Seven Stories Press

Works of Radical Imagination

One Hand Jerking

Reports From an Investigative Journalist

by Paul Krassner

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Foreword by Harry Shearer

Introduction by Lewis Black

Counterculture legend Paul Krassner gazes on the fires of pop culture, politics and celebrity and returns unscathed to help us make sense of our senseless world. From cults to pornography, from Charles Manson to Homer Simpson, from the war on drugs to the invasion of Iraq, from Dolly Parton to Lenny Bruce, from circumcision to propaganda, this collection One Hand Jerking epitomizes Krassner's credo: "Irreverence is our only sacred cow."

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“Intelligently irreverent, Krassner's writing crisply and crassly skewers the teeming absurdity in contemporary America.”

“Krassner hasn't sold out. In an era when surviving members of the Doors are fighting for the right to sell a song to a car company, this is worth noting—and celebrating. Krassner, the less-remembered cofounder of the Yippies (with Abbie Hoffman and Jerry Rubin), publisher of the defunct, defiantly free-speech The Realist, and a lifelong 'investigative satirist,' is still at it, spitting on sacred cows, rethinking conventional wisdom, and refusing to take the money. One Hand Jerking compiles his writings for a diverse array of publications—including the New York Press, High Times, and AVN (Adult Video News) Online—on an equally diverse array of topics. In 'Satirical Prophecy,' he notes that his joke about a fundamentalist Christian who tattoos 'What Would Jesus Do?' on his penis came true, more or less, thanks to a Sunday-school teacher in St. Paul, Minnesota. In 'The Transformation of Dennis Miller,' he learns that Hitler is responsible for the comedian's conservative rebirth. In 'Swimming in the Dead Pool,' he puzzles over people who find fulfillment predicting celebrity deaths. Sharp and surprising.”

“The FBI was right; this man is dangerous—and funny, and necessary.”

blog — July 22

Remembering Paul Krassner

[Note: You can make a donation in Paul Krassner's memory here.]

Back in 1996, Kurt Vonnegut wrote the foreword to a book by Paul Krassner with the beautiful title The Winner of the Slow Bicycle Race. Paul’s own introduction to his book also had a memorable title. It was called “The President’s Penis.” At the launch for it at the National Arts Club that autumn, Kurt rose to his full height at the podium, leaning into it, and said with emotion to the large audience, “Paul Krassner is a national treasure. Indeed, he is one of our most important national treasures.”

There were titters in the audience. Vonnegut glared at them. They had assumed he was being comical in his remarks, since after all Paul Krassner was as irreverent a satirist as has ever carried a US passport. But he wasn’t kidding. And now he raged at the audience, assuring them he was as serious as he had ever been, and that if anyone didn’t agree they were free to leave. No one left. There was a long pause in which Vonnegut cooled off, and people recovered from the shock of seeing him genuinely angry and intimidating in defense of his friend.

Then he continued with his remarks, mostly talking about how enamored he was of a poster Paul had created and put on sale, at the start of the ’60s, consisting of the words “Fuck Communism” against a background of red, white, and blue. Kurt considered this to be, he said, “a miracle of compressed intelligence nearly as admirable for potent simplicity…as Einstein’s e=mc2.” And at the end of his remarks, he invited Paul to the podium to continue the presentation.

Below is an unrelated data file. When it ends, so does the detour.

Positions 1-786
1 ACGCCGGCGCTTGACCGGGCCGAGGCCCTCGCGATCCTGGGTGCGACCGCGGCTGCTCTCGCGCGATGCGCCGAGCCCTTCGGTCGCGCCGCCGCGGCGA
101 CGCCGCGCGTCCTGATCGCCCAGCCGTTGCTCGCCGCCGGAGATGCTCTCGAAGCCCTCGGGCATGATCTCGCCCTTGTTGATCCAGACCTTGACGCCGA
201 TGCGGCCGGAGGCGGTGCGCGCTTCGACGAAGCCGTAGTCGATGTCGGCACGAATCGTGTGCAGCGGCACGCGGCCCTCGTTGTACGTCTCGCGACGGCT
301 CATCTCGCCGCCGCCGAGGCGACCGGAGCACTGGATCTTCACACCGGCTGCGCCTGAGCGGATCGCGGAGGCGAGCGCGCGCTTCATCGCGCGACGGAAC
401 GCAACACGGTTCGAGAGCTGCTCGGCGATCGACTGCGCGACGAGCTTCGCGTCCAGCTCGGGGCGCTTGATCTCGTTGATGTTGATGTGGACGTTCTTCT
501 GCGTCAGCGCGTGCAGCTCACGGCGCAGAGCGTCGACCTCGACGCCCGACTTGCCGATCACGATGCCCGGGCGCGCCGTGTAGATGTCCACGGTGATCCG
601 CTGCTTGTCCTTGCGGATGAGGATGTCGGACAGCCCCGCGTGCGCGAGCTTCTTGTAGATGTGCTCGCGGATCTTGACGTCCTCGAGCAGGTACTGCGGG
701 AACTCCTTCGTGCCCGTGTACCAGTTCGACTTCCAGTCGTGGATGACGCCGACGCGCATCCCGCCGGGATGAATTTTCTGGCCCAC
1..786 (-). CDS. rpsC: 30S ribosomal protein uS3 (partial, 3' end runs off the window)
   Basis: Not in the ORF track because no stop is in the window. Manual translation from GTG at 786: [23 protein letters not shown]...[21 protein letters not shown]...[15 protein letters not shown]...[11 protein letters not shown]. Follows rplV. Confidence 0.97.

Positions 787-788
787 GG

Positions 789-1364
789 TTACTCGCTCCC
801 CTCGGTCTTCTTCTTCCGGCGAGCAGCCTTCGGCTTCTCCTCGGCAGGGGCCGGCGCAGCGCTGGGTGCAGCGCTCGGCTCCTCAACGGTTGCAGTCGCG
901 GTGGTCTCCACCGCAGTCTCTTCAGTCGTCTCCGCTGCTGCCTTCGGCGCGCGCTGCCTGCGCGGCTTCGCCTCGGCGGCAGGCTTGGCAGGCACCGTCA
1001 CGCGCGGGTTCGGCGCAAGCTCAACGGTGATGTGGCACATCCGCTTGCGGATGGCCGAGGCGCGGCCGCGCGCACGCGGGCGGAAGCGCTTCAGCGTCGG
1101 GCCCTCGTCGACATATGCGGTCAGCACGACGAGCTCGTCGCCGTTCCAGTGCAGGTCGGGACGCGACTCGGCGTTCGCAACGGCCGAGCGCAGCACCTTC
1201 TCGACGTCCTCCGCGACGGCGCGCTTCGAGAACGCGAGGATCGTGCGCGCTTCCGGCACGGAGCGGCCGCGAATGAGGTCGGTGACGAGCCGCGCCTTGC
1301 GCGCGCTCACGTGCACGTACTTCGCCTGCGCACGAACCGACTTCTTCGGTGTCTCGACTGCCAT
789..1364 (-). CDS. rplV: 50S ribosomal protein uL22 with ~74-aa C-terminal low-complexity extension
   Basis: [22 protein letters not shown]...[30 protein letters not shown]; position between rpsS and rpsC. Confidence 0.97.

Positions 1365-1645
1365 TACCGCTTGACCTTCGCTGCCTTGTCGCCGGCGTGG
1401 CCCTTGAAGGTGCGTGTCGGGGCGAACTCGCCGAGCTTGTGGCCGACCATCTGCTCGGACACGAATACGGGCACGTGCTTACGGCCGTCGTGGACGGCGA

Paul was co-founder with Abbie Hoffman of the Yippies and one of Abbie’s longest standing friends and collaborators. Paul founded and still edited, half a century and more later, the Realist, and authored many books, including three from Seven Stories, The Winner of the Slow Bicycle Race, One Hand Jerking, and Impolite Interviews. He co-wrote Lenny Bruce’s autobiography, How to Talk Dirty and Influence People, and probably considered Lenny his bff. Paul wasn’t simply funny, he was kind of the original funny bone of America.

In the last couple of weeks Paul was writing a foreword for me to a biography of Abbie Hoffman by Abbie’s brother Jack and me that Seven Stories is reissuing in the fall. He needed my help to get it done, but he was still funny and warm and smart in all our emails back and forth. I had no idea this was so close to the end. Without knowing anything about it, I felt enormously grateful to him for his gesture of support and the absolute graciousness with which he made it. I’m guessing it was the last piece he wrote. His last words to me, written eleven days ago, conveying his agreement about a sentence in the foreword I suggested he keep ambiguous, were “Mushy lives.”

Paul knew a lot of the same people we did, and was an enormous influence on many of them. And maybe “influence” is too obvious-sounding a word. He was a counter-comfort, comforting because you knew you could go as far as you possibly could to test the limits, no holds barred, and still be comfortably inside the larger net he cast without even thinking too hard about it.

—Dan Simon, NYC 7-22-19

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Paul Krassner cut his teeth as a journalist at Mad magazine, worked with Lenny Bruce, and founded the Yippies with Abbie Hoffman and Jerry Rubin. In 1958 he founded the satirical magazine the Realist and has published it discontinuously ever since. His autobiography, Confessions of a Raving, Unconfined Nut: Misadventures in the Counter-Culture, was published by Simon & Schuster in 1994. The Winner of the Slow Bicycle Race, a collection of his best satire, followed in 1996. Krassner lives in Venice, California with his wife Nancy.